I was originally planning to do a post on brute-force methods, but that idea flew out the windows when I noticed this article in my weekly newsletter: GTA V + Universe. The article announces GTA V support for a library that you can use to train your AI in games.
What in the universe are you talking about?
Obviously, this is great. Just in case you got lost in how great this is, I’ll give you some context. Universe is a Python library for training agents using games. It interacts with the games in much the same way that a human would, as OpenAI explains on their website:
Universe allows an AI agent to use a computer like a human does: by looking at screen pixels and operating a virtual keyboard and mouse.
If you’re from my generation I’m sure you know Grand Theft Auto (GTA). It’s an open world sandbox game. The developers have created simulations of cities, with sometimes ridiculous depth and complexity. The cities are humungous and densely populated. There are millions of NPCs who all have quite intricate AIs, cars, traffic, pedestrians, shops, minigames and of course weapons. In GTA V the devs really out did themselves with the degree of realism. Usually, GTA games usually feature a lot of crime but that is far from relevant in this case.
Why is Universe big?
Machine learning is awesome (like I discussed already in my AI 101 post). With it, you can teach computers to do things better than you could ever hope to achieve yourself. The drawback to this is that you have to train them. This training process is usual a lot longer and more intensive than training any human. The agents are also much more likely to exhibit extreme and unpredictable behaviour during the training process. This means that training AIs can be a big bottleneck in research.
Say for example that you want to train a self-driving car. That means that you need, at the very least a car, interface equipment to let your PC talk to the car, multiple other cars to simulate traffic and a safe space to test it in. That can get very expensive. With Universe researchers potentially have a much safer and cheaper way to train and test their AIs. (You do need to buy a copy of the game you want to train you AI in, but 60$ is much more manageable in comparison to what I just mentioned.)
Obviously, this is great for training Game AIs. A lot of AI in games is usually not very good. I think it would be interesting to see if people can use this to come up with better AIs to play against. I’m much more excited, however, about the possible explosion of AI research. With safe, accessible and relatively inexpensive ways to train your AI, I hope that this will start a wave of research. The reason I’m excited about this project is the same reason I think that sexism and racism are bad: if more people are allowed to participate, you get better innovation and that benefits everybody.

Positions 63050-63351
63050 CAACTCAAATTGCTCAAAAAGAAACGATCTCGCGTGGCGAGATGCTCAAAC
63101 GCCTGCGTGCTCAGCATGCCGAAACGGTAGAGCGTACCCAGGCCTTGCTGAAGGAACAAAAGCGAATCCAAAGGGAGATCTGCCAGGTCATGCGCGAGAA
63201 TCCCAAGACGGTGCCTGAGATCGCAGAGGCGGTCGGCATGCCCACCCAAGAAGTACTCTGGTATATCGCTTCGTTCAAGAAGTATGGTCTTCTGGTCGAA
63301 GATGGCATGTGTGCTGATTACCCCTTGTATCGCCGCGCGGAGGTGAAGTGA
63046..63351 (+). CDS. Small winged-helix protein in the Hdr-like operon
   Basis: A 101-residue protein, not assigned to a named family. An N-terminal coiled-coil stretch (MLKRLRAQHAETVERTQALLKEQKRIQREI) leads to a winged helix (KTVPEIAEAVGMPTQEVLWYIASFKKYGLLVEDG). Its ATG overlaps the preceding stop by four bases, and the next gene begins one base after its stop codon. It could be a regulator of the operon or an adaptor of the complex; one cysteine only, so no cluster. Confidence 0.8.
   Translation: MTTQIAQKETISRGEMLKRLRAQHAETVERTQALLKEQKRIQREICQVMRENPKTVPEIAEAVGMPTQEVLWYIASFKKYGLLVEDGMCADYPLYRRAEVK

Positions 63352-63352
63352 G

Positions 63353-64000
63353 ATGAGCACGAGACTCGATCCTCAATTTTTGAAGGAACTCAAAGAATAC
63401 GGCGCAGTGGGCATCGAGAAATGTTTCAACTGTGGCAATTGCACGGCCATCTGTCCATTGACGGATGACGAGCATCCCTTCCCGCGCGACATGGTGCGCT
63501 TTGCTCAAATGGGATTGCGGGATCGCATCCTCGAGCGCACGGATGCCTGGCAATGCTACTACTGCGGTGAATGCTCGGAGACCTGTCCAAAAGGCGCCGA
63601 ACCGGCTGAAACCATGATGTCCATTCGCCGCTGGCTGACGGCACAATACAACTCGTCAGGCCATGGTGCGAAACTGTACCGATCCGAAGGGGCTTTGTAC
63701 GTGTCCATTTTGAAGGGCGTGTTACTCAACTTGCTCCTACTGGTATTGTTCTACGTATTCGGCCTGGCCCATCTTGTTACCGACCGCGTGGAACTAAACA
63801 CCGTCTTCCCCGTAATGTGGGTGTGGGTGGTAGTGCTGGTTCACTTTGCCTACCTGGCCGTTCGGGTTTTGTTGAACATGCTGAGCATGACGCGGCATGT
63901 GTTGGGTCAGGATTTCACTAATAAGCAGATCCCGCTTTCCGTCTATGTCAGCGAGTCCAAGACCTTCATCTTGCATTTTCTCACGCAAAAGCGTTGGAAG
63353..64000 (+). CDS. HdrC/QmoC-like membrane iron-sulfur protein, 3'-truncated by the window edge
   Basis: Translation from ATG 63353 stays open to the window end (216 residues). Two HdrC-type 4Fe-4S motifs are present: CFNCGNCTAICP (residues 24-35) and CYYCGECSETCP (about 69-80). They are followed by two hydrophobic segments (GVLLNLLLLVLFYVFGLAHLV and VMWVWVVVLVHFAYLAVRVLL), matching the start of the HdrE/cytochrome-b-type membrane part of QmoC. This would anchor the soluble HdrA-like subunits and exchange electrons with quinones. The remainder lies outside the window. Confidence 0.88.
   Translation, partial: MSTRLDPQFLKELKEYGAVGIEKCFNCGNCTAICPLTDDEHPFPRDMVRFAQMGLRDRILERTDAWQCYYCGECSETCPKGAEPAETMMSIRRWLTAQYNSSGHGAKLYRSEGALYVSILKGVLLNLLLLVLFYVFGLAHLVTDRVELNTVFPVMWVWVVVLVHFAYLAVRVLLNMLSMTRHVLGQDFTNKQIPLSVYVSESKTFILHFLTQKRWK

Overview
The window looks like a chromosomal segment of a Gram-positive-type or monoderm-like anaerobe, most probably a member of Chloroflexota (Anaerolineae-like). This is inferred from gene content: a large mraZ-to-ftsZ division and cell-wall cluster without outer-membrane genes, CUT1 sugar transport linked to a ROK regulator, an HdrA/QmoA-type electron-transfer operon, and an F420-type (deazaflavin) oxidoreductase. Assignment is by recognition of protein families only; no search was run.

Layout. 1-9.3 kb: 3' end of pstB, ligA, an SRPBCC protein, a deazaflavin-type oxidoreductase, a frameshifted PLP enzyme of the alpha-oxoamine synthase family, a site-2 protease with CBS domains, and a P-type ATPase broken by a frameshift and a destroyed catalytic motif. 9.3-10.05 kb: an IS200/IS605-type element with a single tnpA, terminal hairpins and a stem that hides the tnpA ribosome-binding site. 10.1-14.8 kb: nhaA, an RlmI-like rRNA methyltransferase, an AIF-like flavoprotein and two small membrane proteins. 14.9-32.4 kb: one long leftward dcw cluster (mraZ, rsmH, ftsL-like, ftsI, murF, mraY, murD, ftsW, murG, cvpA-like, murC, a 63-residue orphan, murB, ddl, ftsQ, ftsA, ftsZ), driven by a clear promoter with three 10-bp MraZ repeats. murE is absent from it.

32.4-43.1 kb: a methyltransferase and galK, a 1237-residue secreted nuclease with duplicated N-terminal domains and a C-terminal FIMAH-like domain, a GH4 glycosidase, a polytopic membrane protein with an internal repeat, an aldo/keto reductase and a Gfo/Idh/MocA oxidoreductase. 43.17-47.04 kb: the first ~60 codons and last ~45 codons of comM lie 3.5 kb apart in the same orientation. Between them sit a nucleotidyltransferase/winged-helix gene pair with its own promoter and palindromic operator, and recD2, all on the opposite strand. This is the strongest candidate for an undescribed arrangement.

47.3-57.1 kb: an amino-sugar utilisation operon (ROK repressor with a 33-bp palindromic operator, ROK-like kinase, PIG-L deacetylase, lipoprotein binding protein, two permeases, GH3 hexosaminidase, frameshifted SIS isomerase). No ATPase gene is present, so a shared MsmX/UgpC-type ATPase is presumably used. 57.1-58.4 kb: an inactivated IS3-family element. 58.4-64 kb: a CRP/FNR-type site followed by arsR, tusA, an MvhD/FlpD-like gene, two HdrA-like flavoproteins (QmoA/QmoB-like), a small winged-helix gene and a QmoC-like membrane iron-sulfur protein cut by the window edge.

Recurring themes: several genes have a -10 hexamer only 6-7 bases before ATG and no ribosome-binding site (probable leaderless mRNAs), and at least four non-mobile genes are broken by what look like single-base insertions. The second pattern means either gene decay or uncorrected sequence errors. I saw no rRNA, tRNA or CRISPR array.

Why should I care about GTA?
That is why it is great that Universe exists, but I also want to touch on the fact why it is awesome that they got to support GTA V. Like I said, GTA V is absolutely massive. The possibilities for the different kinds of AI’s you could train there is mindboggling. Like I said there are things like traffic to train your car AI, but there is so much more. Collision detection, object recognition, natural language processing, flight AIs, the list goes on. Another great fact about GTA is that it all comes within the same game. Like OpenAI mentions on their website:
However, despite all of these advances, the systems we’re building still fall into the category of “Narrow AI” — they can achieve super-human performance in a specific domain, but lack the ability to do anything sensible outside of it. […]If we are to make progress towards generally intelligent agents, we must allow them to experience a wide repertoire of tasks so they can develop world knowledge and problem-solving strategies that can be efficiently reused in a new task.
Who are these people?
Finally, I want to give a shout out to the awesome oaks who actually made all of this. OpenAI is a non-profit artificial intelligence research company. OpenAI also stayed true to their name and made the whole thing open source. That means that everybody can peek under the hood if they want to. I like this for much of the same reasons I just mentioned. The fact that more people can have a look at it and try to improve, is a huge advantage.
They state their mission as:
Our mission is to build safe AI, and ensure AI’s benefits are as widely and evenly distributed as possible.